Hair Traffic

Your extensions look hot—except maybe for the roots

Today, like every day, Gary Teitelbaum is surrounded by hair. Hair sprawls over his desk, lolls on a chair, spills out of boxes. Not wigs or toupees—his dad sold that part of the business 50 years ago, back when the Adorable Hair-Do Corporation was the Harlem-based Howard Tresses Inc. Since the 1970s his family's deceptively modest West 24th Street workshop has dealt only in 20-inch lengths of virgin Asian hair for extension artists, braiders, and weavers.

He strokes these fat, heavy, black horsetails with love. Turning raw silky stuff into zigzags and spirals is how the Teitelbaums have made their money. In a secret chemical process he says his father developed, ropes of raw hair are acid stripped, twisted around wooden poles, and baked into textures. Then come the color and the polish.

Custom-blended hair is an old New York craft. Besides Teitelbaum's, there's the walk-in-friendly Lugo's in the East Village, the elite Alkinco's on West 40th and the priced-to-sell Lexy's on Flatbush, among others. Local hair makers say business is steady, despite the muscle of an international hair-extending system called Great Lengths International. The Italian-based company took Europe by storm in the '90s, and by 2001 had persuaded over a thousand initially skeptical high-end American salons that extensions aren't just for strippers and the ghetto fabulous.

illustration: Jonathan Barkat

Teitelbaum says he's unconcerned about the competition. About half his business comes from traditional extenders like Shanda Young, who just moved her operation from a spare bedroom in her Harlem apartment to a stylish new work space in Long Island City, Queens. One evening, having cornrowed sections of shoulder-length hair tight to the scalp of a self-described "Jewish girl from the suburbs," Young sews to the plaits two-foot lengths of voluptuously undulating hair of Chinese origin. An hour later, the 25-year-old's attitude is transformed as well. She flips her new hair from her neck and lets it fall back forward—long hair can make you feel like a goddess. "I hear they get it from dead people," jokes the stylist, repeating a persistent but completely unsubstantiated industry myth.

Tales surrounding the origin of donor hair endure—some grisly, some romantic. Teitelbaum, like most in the business, won't give up the name of his supplier. Instead he speaks of villages in the developing world inhabited by women who, thanks to rich diets and good genes, have grown and sold their exquisite, fast-growing hair "professionally" and as "part of their culture." But that's not exactly the case.

In 2002 a grad student from the University of California at Berkeley took a video camera to Shandong—a northeastern Chinese province—to locate a village with an economy centered around the hair harvest. Ly Franshaua Pipkins found entrepreneurs bicycling the countryside in search of hair to sell to traders working for one of China's hundreds of processing plants. But you can't say that the short-haired women and girls of the village were actually earning a living from their low-yield crop. The freshly shorn Dong Qi Li told Pipkins she'd bought a pair of pants and a coat with the cash she got for the hair it had taken her years to grow.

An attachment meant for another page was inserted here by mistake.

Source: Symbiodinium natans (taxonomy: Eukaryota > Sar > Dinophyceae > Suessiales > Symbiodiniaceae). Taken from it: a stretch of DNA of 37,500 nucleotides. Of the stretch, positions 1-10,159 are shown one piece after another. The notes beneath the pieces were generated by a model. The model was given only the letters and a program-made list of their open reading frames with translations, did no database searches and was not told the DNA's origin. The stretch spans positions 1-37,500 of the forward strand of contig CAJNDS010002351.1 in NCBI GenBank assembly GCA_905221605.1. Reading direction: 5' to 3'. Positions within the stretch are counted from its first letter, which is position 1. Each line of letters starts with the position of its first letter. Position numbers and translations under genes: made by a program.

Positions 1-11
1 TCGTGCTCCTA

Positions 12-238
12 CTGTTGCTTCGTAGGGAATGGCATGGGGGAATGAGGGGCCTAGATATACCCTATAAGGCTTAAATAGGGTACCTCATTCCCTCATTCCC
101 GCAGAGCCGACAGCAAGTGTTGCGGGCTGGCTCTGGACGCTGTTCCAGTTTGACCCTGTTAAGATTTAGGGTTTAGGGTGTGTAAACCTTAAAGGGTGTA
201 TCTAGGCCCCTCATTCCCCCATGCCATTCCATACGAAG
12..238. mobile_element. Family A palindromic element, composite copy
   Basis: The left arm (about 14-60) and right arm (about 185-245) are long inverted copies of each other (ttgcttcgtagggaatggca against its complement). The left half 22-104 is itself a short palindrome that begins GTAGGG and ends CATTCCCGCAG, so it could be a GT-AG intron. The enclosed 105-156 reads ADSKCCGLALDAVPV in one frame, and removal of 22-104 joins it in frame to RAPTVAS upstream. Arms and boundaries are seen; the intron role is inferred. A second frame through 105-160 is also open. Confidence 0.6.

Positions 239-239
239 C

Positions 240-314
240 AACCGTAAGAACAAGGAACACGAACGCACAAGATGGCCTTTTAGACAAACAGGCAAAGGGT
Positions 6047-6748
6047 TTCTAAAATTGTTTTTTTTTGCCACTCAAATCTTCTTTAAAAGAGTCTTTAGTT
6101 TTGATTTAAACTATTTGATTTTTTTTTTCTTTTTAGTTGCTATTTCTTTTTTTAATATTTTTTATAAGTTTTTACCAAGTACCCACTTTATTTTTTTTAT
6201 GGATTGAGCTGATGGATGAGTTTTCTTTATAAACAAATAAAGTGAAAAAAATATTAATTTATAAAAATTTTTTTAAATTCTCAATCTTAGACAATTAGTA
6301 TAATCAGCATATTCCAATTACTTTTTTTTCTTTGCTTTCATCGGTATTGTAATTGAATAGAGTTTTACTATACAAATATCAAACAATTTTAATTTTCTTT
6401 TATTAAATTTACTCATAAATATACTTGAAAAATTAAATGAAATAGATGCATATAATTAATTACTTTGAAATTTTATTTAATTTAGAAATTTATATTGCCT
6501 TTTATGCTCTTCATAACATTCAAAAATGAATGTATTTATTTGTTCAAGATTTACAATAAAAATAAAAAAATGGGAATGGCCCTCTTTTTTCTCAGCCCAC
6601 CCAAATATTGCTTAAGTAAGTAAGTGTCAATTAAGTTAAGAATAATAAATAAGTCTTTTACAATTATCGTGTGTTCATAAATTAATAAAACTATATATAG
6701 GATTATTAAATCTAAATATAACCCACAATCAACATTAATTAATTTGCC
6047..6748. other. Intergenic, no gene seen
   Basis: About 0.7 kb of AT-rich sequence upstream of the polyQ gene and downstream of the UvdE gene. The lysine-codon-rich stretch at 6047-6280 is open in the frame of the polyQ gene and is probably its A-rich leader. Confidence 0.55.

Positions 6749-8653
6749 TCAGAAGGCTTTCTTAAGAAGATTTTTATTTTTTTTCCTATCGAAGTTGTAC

The hair she sold was most likely bleached, kinked, and otherwise Occidentalized on-site—most hair that passes through U.S. Customs has been. Only a fraction of what the International Trade Commission calls "unworked" hair is exported to the States, and every year about 95 percent of this fumigated, sorted, and bundled virgin hair is gobbled up by New York's hair makers. But whether worked or not, whether it's been shorn from Eastern European, South Asian, or provincial Chinese heads, much of the human hair that enters the U.S. has done a stint in an enormous processing plant human and labor rights organizations are calling illegal and exploitative.

The Hair Kingdom

Gary Teitelbaum, owner of the Adorable Hair-Do Corporation, in his office
Adriana Barrett, proprietress of a cozy East Village salon that bears her name, is a pioneer of "white girl" extensions. She once rode along on an ox cart to buy "village hair" from a Shandong village in 1998. More disturbing, she says, was an earlier trip to Russia, when she and her mother were encouraged to dig through a pillowcase full of filthy blond and reddish ponytails while grinning tough guys stood by. The salon owner is adventurous—few stylists have been to the source.

Whatever its origin, a lot of the hair harvested for export now ends up in Henan, a province southeast of Beijing. Much of Henan's success can be attributed to an octopus called Henan Rebecca Hair Product Company, which is now reportedly China's largest hair-processing operation. In 2001 Rebecca airlifted 850 tons of Indian, Southeast Asian, Eastern European, and inland Chinese hair to Xuchang City to be fumigated, sorted, weighed, and bundled by what the Xinhua News Agency calls "Xuchang girls." According to a 2005 Henan Rebecca quarterly report, sales to North America accounted for almost 70 percent of its annual revenue. There is an ethnic hierarchy, and stylists say relatively coarse Chinese hair is near the bottom. Years ago anything called "European" hair—even if it was Asian hair processed in Europe— was treated like gold. But more recently demand for super-long, wavy, not-too-fine/not-too-thick South Asian hair has skyrocketed, and Indian factory owners should have an advantage. Like China, India has a large supply of poor people to supply hair and do the processing work, but with reports of troublemaking Indian labor unions and comparatively underdeveloped light industries, traders mostly just export the raw stuff. Besides, though Indian workers come cheap, in China the labor's so cheap it's sometimes free.

Next Page »